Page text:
People aged 18-24 are anxious about their future, and two in three have lowered their career aspirations
“This research provides a blunt warning that the cost-of-living crisis threatens the futures, aspirations and wellbeing of an entire generation, if we do not act now.” Jonathan Townsend, UK chief executive, Prince’s Trust
Two-thirds of young people believe they will never be financially secure, research has found.
The research, based on interviews with 2,500 young people aged 18-24, was carried out for the Prince’s Trust with the LadBible Group. It found that two-thirds have lowered their career expectations. The cost of living, the state of the UK economy and their own mental health were named as the biggest factors.
Many young people said the cost-of-living crisis meant they were only able to plan for the short term: half of those surveyed said they were not able to think beyond the next six months.
The biggest barriers cited by young people to achieving their ambitions included a lack of self-confidence, along with a lack of opportunity and experience. The study found that nearly three-quarters of those questioned were anxious about their futures because of the cost-of-living crisis.
The report also found the high cost of living had forced over a quarter of the young people either to leave education or start thinking about leaving it. Of those living at home, 44% said they could not move out because they were needed to help their families pay the household bills.
When asked about their long-term life goals, maintaining good physical and mental health and simply living happily were among the top answers. Almost two-thirds said they needed to prioritise any job over their dream job, while more than 40% had changed their career plans in the past year. Almost 60% said they had lowered their long-term aspirations over the past two years.
Jonathan Townsend, UK chief executive of the Prince’s Trust, said: “This research provides a blunt warning that the cost-of-living crisis threatens the futures, aspirations and wellbeing of an entire generation, if we do not act now.”
He added: “Young people have already had an integral part of their lives disrupted by the pandemic, whether it be their education or early careers, and these findings show that the continued economic uncertainty is forcing them to make decisions which will compound this further.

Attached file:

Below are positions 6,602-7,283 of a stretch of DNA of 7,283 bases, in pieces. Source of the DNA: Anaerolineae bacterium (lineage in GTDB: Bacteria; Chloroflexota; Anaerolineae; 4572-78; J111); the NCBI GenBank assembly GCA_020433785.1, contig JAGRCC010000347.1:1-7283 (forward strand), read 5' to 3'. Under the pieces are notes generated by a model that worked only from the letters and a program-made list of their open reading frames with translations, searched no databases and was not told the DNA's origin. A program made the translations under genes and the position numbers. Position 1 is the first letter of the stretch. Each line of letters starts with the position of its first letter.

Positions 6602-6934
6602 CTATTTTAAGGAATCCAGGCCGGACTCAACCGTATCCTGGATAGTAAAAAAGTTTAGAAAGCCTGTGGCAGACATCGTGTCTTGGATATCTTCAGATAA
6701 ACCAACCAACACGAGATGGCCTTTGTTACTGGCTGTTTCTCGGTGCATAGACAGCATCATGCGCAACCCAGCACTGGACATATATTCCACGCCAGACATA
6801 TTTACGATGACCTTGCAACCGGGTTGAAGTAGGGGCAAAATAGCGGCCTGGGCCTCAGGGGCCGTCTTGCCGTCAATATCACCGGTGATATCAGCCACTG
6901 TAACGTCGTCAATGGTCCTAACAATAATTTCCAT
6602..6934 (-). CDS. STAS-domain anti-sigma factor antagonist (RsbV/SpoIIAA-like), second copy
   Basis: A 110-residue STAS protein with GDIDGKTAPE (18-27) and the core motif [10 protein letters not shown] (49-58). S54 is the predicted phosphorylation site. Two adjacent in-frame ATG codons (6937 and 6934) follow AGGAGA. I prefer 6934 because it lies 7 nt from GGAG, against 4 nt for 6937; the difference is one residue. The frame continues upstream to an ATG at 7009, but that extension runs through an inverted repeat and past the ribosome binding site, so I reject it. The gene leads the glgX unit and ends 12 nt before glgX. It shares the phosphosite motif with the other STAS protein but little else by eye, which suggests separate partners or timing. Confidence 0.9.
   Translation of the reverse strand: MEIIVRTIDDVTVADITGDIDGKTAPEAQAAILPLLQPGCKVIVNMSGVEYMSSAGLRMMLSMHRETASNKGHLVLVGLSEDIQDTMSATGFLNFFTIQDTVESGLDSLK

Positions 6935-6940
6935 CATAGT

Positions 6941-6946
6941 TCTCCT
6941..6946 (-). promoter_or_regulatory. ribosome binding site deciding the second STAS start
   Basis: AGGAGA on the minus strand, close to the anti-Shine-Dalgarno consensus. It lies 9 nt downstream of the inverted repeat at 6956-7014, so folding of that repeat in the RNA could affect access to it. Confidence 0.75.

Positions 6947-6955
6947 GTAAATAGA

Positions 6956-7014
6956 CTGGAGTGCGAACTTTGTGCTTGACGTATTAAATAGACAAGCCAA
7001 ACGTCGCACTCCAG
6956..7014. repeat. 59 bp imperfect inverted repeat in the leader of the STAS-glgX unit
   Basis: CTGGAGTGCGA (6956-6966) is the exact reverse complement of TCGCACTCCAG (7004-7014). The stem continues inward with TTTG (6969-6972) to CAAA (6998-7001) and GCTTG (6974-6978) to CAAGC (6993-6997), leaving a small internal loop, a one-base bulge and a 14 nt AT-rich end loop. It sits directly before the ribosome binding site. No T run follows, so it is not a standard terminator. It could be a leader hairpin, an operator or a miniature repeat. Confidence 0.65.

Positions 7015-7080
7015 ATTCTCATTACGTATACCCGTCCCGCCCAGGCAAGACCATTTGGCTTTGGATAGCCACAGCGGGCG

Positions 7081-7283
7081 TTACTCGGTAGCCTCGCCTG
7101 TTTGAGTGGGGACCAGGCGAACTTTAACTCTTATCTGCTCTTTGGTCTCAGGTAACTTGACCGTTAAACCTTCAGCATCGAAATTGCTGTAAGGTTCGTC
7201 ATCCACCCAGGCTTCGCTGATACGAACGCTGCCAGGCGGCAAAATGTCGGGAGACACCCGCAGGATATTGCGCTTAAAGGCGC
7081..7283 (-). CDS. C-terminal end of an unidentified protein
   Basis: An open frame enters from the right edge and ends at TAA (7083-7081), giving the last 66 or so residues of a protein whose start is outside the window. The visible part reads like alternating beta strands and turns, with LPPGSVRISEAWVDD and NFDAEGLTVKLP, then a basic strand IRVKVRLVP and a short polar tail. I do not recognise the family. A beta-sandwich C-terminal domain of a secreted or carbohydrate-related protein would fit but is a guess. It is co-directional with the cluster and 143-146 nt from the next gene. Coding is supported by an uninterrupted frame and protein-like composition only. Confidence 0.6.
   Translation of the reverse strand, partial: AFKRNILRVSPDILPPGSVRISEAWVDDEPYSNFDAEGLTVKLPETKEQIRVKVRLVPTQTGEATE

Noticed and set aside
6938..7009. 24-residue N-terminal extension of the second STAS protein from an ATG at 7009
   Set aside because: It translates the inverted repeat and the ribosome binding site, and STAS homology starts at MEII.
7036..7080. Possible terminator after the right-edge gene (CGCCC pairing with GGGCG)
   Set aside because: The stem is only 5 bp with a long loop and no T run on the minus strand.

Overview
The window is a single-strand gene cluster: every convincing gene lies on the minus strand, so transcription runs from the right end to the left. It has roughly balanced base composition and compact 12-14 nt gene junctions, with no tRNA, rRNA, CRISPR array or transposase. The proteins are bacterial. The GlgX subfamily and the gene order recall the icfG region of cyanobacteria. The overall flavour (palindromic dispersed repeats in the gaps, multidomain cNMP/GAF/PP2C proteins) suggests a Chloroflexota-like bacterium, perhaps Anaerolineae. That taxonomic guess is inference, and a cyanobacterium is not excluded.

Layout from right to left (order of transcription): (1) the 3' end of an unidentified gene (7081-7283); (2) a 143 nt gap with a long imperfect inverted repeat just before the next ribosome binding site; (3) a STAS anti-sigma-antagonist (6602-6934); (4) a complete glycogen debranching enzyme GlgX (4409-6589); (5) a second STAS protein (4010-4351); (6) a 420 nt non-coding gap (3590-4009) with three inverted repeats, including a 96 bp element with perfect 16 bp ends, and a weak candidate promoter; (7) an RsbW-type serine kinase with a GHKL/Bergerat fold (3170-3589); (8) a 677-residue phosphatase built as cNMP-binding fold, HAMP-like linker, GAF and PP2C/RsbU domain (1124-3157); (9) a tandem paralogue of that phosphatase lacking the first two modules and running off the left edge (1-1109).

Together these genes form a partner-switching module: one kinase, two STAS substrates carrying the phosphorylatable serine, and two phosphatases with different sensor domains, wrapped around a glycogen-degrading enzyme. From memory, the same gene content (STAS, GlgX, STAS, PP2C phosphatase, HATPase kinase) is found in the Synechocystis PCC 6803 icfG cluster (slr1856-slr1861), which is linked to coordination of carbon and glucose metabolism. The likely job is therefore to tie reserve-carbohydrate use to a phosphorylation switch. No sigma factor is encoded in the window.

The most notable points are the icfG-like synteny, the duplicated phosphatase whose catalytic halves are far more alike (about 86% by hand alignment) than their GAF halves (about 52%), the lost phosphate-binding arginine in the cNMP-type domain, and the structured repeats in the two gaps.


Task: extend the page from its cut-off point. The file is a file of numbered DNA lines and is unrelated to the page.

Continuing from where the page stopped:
“We’re seeing young people left feeling worried and unconfident about ever achieving their aspirations and thinking only in the short term – this could have significant impact for their futures and for wider society.”
Vicki Nash, associate director of policy, campaigns and public affairs at Mind, the mental health charity, said: “When the country is struggling with widespread economic difficulties, it can really affect the mental health of younger people, with jobs being harder to find and worries about our financial safety being an everyday occurrence.
“Mind’s own polling earlier this year showed that the mental health of 59% of people aged 16 to 24 in England and Wales had been impacted by the state of Britain’s economy, showing just how prevalent these worries are.”
The research coincides with a survey published by British Gas showing that more than a quarter of people (27%) feel the cost-of-living crisis has left them struggling with their mental health, with those living in Edinburgh and Leicester the worst affected. Other cities where people were badly affected include Glasgow, London, Newcastle and Leeds, the survey of 2,000 people found.
Just over half (55%) of those surveyed believed their mental health would definitely improve if they were more financially stable. One in four said they were expecting to struggle to pay their energy bills through the rest of the year, while 24% said the current cost-of-living crisis has been just as bad for their mental health as the Covid-19 pandemic.
The cost-of-living crisis has taken its toll on many people’s mental health. Young people are particularly badly affected, often having to struggle with high housing costs, low wages, insecure jobs and student debt. It is no surprise that in these circumstances, young people feel their poor mental health is affecting their ability to plan for the future. As well as offering better support to improve young people’s mental wellbeing, we need to tackle the bigger economic problems at the source of their distress.